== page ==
(AP) - The National Science Foundation has chosen South Dakota's closed Homestake Gold Mine to house a federally funded underground physics lab, a project that could bring millions of dollars to the state.
The state won the project, called the Deep Underground Science and Engineering Laboratory, over three other states that were also bidding for the lab. The project is designed to study the history and makeup of the universe.
In a release, the agency said Homestake offers the greatest potential for developing the lab. Tony Chan, assistant director for the agency's Directorate of Mathematical and Physical Sciences, said the closed mine is a "unique, world-leading facility."
The lab at Lead, S.D., in the northern Black Hills would be the largest and deepest facility of its kind in the world, according to the agency.
The state stands to gain about $300 million in federal funding and the potential for millions of dollars more in scientific grants to participating universities.
“There'll be scientists and researchers and technologists coming in from literally throughout the world, to study in this brand new national laboratory right in the Black Hills of South Dakota.”South Dakota Gov. Mike Rounds
Gov. Mike Rounds and two of the state's members of Congress praised the announcement after attending the Sioux Falls funeral of a South Dakota soldier killed in Iraq.
"This is an opportunity for South Dakota children to meet and participate and to learn with some of the greatest minds throughout the world," Rounds said. "There'll be scientists and researchers and technologists coming in from literally throughout the world to come and to study in this brand new national laboratory right in the Black Hills of South Dakota."
Sen. John Thune, R-S.D., and Rep. Stephanie Herseth Sandlin, D-S.D., joined Rounds on a flight to Lead. They vowed to secure the funding now that a site has been chosen.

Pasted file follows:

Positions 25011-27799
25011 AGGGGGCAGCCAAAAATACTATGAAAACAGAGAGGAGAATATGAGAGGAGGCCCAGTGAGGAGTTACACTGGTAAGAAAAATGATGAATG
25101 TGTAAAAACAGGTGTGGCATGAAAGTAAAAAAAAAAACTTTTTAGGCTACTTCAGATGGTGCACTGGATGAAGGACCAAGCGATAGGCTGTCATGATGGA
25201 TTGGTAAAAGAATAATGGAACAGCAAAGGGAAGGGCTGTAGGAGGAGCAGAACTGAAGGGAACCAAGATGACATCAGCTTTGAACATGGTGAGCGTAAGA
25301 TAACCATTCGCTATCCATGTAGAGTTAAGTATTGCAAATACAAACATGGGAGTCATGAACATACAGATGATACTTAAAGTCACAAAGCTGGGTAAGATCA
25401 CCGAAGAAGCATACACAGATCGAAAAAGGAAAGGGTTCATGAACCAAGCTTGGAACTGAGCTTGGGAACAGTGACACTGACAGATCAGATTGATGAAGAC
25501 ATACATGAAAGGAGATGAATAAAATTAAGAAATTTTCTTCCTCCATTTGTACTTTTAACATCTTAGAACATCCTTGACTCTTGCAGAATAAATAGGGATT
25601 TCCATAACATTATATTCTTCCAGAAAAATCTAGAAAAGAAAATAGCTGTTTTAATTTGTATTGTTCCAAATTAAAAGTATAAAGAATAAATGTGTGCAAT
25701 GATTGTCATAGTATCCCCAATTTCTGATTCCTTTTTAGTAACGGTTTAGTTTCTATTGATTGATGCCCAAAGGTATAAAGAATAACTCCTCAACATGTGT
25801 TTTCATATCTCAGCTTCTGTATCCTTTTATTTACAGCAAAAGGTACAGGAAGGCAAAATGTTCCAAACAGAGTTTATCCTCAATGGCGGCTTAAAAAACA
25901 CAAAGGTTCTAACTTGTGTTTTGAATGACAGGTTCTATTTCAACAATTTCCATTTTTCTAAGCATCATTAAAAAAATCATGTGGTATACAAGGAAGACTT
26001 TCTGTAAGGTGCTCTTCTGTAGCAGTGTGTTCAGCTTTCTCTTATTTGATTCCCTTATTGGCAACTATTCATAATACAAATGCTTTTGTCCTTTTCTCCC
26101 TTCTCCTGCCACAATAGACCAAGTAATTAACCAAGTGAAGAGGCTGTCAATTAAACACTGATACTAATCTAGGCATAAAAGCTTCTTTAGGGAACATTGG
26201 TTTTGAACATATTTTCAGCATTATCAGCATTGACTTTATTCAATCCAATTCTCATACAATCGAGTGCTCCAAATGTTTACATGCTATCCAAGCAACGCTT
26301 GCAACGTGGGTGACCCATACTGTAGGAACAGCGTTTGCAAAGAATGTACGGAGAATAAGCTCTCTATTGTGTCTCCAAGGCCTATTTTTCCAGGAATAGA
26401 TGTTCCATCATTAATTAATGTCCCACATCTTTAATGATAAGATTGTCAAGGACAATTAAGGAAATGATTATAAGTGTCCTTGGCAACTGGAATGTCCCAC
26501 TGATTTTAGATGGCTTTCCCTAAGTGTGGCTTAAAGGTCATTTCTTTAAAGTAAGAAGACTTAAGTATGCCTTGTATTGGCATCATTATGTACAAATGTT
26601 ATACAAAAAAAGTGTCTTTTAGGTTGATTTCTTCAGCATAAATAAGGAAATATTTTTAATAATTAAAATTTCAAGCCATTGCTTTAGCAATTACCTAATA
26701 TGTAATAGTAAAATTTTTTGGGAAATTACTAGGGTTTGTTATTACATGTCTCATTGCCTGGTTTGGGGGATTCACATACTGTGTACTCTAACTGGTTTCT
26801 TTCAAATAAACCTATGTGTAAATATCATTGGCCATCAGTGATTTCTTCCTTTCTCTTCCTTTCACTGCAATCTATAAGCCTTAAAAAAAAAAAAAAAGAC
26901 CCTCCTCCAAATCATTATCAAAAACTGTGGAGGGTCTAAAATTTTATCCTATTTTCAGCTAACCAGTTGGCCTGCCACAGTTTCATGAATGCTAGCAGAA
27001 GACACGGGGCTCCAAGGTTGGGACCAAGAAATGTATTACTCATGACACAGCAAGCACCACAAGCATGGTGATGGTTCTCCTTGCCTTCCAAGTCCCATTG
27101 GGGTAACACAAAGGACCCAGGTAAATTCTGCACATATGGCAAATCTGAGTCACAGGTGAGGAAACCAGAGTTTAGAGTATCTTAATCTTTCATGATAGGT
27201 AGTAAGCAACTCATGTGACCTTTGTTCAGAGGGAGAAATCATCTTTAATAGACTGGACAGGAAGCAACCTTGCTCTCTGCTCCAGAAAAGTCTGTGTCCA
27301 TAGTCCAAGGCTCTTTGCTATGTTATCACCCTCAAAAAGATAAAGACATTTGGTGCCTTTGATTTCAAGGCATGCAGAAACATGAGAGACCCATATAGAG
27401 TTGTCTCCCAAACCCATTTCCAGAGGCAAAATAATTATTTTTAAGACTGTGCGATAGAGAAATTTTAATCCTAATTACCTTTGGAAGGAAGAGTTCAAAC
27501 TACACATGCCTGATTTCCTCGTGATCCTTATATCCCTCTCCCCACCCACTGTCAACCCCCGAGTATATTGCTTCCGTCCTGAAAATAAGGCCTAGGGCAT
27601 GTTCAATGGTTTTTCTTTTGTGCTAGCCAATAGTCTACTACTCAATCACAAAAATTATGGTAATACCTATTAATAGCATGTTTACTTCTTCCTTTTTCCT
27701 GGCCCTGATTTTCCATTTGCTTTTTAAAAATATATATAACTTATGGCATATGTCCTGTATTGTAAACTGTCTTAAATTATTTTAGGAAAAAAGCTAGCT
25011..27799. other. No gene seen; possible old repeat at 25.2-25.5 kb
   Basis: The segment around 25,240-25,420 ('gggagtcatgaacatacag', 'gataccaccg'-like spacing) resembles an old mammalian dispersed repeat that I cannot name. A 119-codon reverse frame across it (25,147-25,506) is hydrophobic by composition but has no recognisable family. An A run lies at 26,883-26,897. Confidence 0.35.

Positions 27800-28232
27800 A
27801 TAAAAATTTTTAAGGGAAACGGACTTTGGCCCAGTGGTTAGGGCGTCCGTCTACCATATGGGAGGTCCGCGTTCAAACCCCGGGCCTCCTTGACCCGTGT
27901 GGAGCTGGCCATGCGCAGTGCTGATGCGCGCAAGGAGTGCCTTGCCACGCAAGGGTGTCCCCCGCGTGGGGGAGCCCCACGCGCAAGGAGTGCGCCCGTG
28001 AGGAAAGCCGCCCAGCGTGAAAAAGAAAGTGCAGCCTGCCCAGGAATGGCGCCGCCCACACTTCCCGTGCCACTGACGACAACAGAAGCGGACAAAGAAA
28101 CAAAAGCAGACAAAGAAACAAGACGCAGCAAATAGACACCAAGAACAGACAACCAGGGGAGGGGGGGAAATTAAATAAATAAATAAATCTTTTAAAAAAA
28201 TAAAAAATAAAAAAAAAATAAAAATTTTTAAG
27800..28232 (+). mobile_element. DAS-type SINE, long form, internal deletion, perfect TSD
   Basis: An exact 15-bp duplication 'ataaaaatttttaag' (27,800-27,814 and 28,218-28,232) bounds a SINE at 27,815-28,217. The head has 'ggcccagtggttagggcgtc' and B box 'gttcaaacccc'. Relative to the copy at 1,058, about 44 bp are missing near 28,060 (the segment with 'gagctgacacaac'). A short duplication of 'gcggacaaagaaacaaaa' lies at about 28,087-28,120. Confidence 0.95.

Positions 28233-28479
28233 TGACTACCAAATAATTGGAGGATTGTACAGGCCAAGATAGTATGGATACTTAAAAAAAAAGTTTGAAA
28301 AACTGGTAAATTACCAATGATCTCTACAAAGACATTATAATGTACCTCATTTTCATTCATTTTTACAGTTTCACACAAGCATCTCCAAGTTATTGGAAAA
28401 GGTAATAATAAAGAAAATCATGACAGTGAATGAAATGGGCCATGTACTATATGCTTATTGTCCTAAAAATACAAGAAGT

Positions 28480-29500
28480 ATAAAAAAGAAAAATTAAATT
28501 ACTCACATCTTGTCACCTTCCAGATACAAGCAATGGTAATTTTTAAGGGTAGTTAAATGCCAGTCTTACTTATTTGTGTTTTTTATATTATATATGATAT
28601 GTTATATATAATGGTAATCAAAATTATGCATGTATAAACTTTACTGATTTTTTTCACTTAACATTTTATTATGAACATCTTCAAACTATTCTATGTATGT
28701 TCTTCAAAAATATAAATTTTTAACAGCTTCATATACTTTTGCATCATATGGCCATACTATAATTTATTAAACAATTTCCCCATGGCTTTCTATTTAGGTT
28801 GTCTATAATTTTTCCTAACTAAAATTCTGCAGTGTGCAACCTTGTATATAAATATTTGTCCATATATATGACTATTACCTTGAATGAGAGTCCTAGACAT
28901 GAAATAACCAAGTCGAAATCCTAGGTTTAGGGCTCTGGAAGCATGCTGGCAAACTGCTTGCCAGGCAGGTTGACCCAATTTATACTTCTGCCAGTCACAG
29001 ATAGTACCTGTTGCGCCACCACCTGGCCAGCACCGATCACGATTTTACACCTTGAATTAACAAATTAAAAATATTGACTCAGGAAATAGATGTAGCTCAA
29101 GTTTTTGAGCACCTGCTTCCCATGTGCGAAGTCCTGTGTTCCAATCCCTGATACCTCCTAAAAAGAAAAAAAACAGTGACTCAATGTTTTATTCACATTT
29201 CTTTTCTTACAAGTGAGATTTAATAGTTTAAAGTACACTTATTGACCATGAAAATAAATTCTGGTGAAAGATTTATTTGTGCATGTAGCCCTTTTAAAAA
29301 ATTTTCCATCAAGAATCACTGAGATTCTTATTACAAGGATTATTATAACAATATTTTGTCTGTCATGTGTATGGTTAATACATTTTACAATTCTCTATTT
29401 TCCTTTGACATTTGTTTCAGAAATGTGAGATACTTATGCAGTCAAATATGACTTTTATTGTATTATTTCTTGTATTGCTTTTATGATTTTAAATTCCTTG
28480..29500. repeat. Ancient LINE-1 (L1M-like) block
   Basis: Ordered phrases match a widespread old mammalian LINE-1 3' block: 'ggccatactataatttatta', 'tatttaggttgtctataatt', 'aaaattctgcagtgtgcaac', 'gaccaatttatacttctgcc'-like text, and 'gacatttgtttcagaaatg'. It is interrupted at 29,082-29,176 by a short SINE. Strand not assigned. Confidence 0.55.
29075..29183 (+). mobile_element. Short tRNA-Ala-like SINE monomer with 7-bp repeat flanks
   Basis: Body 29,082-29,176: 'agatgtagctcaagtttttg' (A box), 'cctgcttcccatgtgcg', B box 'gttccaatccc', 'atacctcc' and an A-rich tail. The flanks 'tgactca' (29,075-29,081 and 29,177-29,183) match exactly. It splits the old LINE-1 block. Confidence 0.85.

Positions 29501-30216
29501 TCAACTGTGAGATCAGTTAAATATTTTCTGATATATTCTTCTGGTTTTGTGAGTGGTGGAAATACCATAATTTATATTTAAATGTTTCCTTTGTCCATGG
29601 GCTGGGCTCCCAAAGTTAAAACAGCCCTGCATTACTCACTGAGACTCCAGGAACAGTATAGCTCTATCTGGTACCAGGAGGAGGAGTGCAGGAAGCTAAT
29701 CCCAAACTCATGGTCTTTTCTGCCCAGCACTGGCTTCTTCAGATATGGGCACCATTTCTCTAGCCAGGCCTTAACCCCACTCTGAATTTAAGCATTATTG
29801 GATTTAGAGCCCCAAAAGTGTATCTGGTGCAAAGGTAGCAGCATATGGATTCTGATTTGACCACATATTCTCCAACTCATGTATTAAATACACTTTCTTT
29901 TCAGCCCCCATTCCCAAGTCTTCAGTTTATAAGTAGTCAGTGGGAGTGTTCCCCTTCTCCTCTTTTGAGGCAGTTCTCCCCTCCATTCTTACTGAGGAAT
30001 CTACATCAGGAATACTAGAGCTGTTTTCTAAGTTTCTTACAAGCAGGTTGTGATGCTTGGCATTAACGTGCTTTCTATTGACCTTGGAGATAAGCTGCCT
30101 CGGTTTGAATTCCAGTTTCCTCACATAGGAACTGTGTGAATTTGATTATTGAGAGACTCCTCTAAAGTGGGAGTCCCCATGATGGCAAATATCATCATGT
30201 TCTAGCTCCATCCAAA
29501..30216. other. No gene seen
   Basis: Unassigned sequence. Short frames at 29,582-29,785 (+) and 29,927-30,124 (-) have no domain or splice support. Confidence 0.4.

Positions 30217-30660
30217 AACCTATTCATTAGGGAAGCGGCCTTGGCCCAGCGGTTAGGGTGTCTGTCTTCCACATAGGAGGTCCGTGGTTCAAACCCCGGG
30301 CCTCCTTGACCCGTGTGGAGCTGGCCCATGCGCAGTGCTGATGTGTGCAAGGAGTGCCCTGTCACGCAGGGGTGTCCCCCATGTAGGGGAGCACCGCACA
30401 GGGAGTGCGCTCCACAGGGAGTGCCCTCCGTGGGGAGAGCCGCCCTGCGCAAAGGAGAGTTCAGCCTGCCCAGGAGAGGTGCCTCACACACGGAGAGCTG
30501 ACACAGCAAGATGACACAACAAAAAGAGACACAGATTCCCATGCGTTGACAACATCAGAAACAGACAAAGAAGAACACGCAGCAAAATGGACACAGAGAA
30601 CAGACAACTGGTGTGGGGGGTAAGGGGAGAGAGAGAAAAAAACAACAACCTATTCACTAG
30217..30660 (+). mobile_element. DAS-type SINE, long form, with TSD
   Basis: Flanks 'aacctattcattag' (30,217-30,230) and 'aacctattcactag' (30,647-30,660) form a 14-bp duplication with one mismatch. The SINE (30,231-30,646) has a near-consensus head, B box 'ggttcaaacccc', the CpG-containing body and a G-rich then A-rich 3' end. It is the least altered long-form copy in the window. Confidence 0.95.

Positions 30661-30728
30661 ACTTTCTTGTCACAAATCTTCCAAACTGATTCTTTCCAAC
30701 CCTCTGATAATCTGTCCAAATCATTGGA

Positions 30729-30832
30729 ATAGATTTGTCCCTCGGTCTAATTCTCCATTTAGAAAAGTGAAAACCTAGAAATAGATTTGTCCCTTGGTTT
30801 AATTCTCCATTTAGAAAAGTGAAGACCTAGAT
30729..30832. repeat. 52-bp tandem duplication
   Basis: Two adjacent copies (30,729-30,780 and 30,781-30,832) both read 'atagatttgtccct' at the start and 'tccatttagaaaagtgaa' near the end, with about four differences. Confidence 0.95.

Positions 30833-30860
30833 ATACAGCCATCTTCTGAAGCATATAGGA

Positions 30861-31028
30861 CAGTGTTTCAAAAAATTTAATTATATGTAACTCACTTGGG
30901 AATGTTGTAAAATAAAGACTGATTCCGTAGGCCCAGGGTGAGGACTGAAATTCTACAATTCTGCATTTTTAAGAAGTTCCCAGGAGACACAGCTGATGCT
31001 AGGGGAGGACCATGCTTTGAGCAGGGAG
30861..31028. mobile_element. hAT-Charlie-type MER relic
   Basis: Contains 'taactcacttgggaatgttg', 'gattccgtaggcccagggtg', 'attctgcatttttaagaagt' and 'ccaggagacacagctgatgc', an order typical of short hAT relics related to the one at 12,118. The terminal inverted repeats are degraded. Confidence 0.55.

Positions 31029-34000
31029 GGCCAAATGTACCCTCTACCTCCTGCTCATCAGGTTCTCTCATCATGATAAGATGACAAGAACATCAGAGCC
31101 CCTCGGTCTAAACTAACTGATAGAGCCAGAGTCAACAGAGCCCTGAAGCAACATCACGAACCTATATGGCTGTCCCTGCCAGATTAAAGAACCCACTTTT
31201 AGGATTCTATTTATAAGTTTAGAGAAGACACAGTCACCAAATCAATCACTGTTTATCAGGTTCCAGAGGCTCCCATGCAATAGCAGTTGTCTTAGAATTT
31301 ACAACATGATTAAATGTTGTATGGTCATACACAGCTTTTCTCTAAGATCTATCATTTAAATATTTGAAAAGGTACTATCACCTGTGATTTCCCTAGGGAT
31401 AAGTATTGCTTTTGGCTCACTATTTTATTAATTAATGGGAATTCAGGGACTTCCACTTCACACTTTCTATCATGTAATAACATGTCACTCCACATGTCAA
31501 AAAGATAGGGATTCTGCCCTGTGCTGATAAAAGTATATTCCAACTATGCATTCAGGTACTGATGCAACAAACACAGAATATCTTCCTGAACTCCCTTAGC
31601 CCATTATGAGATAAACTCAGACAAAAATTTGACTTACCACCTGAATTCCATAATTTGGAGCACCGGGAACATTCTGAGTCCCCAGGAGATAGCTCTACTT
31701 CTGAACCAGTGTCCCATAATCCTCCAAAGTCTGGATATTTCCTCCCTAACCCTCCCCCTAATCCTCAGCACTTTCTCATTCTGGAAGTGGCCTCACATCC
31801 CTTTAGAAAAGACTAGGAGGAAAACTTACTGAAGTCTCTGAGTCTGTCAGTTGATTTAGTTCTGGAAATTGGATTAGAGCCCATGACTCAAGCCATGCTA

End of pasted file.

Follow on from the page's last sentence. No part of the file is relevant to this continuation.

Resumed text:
"That mine for 125 years was a gold mine and when it shut down, it was a tremendous economic hit to the Black Hills and the entire state. This is like the gold strike of the 21st century," Thune said.
Herseth said she spoke by phone Tuesday to Sen. Tim Johnson, D-S.D., who's recovering from a brain hemorrhage.
"He's as excited as we are," she said. "We're committed -- just as we did in saving Ellsworth Air Force Base -- and working together to secure the necessary resources now to make sure the (lab) goes forward in a timely way."
The team developing the project is expected to receive up to $5 million a year for three years to continue developing a plan for the lab. Construction is scheduled to start in fiscal year 2010, depending on funding from Congress.
The state touted Homestake's depth, its existing miles of tunnels and shafts, and immediate availability as reasons to put the lab there.
Mining stopped at Homestake seven years ago.
The benefit of a deep underground lab is the absence of cosmic rays that can interfere with experiments.
Homestake and a mine in Colorado were chosen in 2005 as finalists for the lab.
The NSF reopened the competition in 2006 after the University of Washington complained it's proposal was unfairly eliminated. The foundation later accepted proposals from Washington and Minnesota.
The other locations are the Henderson Mine, a working molybdenum operation near Empire, Colo.; the closed Sudan Iron Mine near Sudan, Minn.; and Pioneer Tunnel near Scenic, Wash.
The Colorado and South Dakota teams already have received $500,000 each to prepare a conceptual design. Sen. Johnson also obtained $10 million from the federal government in 2001 to maintain the mine in preparation for the project.
The lab would conduct research in physics, astrophysics, earth science and geomicrobiology, studying particles from the sun, the formation of minerals and hydrology inside the Earth and microbial life deep underground.
Physicists want to go deep underground to conduct experiments to increase their understanding of the universe's composition, its beginning and its future. More than a mile of rock would filter out many of the cosmic rays.
"The reason for going underground is the same reason why astronomers look at stars at night," said Ken Lande, a University of Pennsylvania physicist who manages a small existing underground lab at Homestake.
Scientists also want to study dark matter, which has gravitational force but is not visible. Other experiments would study whether protons decay, which the NSF has said would provide evidence that all the fundamental forces are united at some very high energy.
In addition to the scientific research expected out of the lab, South Dakota stands to gain about $300 million in federal funding and the potential for millions of dollars more in scientific grants to the participating universities.
No official cost estimates or staffing levels have been mentioned yet for the national lab.
(Copyright 2007 by The Associated Press. All Rights Reserved.)